Injury Report: Next Man Up, Week 6
At this point of the season, the injury reports get so long that it becomes a truly difficult task to narrow this column down to just a select few players. While you can likely measure the profound effect of losing a playmaker like Julio Jones, I’ll try to focus on some less-heralded positions whose absence may not always show up in the stat sheet, but certainly does on the tape.
Injury: Amini Silatolu, LG, CAR (Torn ACL)
Replacement: Travelle Wharton
What They’re Losing: After being selected in the second round of the 2012 draft, Silatolu’s rookie season featured sieve-like pass protection and the third-worst grade of any left guard in the league. He was off to a strong start this year thanks to some good run-blocking, but now the Panthers will have to wait until next season to gauge his long-term potential.
What They’re Getting: Wharton can relate to Silatolu’s misfortune, as he himself lost all of last season to a knee injury. It’s been a while since he finished the 2011 campaign with nine straight positively-graded games, and he has a troubling 91.2 Pass Blocking Efficiency in part-time duty this season.
Outcome: Wharton may still be able to bring some push in the running game, but this veteran hasn’t been a reliable pass protector for quite some time. The Panthers had the eighth-best offensive line through the first quarter of the season, but they’ll likely take a tumble after this loss.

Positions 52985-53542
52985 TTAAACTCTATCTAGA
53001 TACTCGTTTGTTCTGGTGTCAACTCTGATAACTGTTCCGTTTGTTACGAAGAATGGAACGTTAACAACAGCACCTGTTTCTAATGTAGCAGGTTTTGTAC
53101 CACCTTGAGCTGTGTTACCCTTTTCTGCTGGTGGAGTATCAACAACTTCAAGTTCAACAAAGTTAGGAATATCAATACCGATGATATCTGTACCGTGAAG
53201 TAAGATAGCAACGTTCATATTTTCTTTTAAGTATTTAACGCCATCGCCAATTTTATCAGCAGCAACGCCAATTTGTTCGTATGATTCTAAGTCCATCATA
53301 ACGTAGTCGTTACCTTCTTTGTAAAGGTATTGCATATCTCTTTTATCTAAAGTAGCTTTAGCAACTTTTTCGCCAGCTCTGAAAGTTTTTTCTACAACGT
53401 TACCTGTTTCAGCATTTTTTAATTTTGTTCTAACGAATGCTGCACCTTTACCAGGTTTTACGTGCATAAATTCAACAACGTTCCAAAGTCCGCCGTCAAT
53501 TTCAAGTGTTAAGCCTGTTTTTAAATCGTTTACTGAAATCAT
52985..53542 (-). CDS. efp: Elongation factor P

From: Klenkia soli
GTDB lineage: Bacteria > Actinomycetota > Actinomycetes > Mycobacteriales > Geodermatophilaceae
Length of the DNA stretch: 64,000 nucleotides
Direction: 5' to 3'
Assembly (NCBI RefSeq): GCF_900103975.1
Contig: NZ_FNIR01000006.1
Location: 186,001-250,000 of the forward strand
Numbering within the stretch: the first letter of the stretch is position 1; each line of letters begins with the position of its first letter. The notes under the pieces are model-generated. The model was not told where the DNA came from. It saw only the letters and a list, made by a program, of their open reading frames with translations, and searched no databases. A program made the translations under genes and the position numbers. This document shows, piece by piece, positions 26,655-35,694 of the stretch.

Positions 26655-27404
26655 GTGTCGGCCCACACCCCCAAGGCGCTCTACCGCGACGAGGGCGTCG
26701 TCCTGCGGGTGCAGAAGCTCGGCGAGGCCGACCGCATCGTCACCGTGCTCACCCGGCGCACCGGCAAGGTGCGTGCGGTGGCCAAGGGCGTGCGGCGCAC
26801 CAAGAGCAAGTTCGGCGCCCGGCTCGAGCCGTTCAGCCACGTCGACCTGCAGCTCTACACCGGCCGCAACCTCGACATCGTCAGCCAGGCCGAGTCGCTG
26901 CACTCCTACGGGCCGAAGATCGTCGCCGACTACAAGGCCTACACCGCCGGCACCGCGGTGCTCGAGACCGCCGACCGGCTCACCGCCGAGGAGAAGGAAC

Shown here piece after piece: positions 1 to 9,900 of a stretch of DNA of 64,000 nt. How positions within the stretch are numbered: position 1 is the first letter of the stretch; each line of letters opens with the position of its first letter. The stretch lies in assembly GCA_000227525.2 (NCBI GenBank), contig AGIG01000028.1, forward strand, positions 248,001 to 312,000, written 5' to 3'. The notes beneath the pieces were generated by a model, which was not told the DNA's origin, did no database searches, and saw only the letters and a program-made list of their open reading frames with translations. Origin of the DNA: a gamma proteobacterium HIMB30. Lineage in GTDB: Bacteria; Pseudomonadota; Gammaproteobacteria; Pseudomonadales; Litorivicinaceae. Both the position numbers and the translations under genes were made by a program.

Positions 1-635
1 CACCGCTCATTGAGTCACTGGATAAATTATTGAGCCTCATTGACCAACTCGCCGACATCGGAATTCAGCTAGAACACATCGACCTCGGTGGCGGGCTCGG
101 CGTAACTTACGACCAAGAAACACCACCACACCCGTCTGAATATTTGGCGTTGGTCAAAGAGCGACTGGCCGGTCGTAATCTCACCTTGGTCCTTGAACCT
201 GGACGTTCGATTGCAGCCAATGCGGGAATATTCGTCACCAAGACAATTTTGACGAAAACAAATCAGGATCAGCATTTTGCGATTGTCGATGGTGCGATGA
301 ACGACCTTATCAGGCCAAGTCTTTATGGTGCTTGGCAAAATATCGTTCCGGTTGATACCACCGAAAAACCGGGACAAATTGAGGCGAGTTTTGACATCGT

Injury: Luke Joeckel, LT, JAX (Broken Ankle)
Replacement: Cameron Bradfield
What They’re Losing: Much like his fellow top pick Eric Fisher, Joeckel was having a rocky start to his NFL career. His pass-blocking was respectable, but he was too often dominated in the running game. His move to left tackle was equally discouraging, as he surrendered a quarterback hit on his third pass blocking snap Sunday before eventually suffering his injury.
What They’re Getting: After entering this season with Joeckel and Eugene Monroe, the Jaguars couldn’t have imagined handing their blind side to a third-year undrafted free agent. Bradfield had a number of up and down performances at right tackle last season before being benched in Week 16, and earned a dreadful -6.2 grade after replacing Joeckel on Sunday.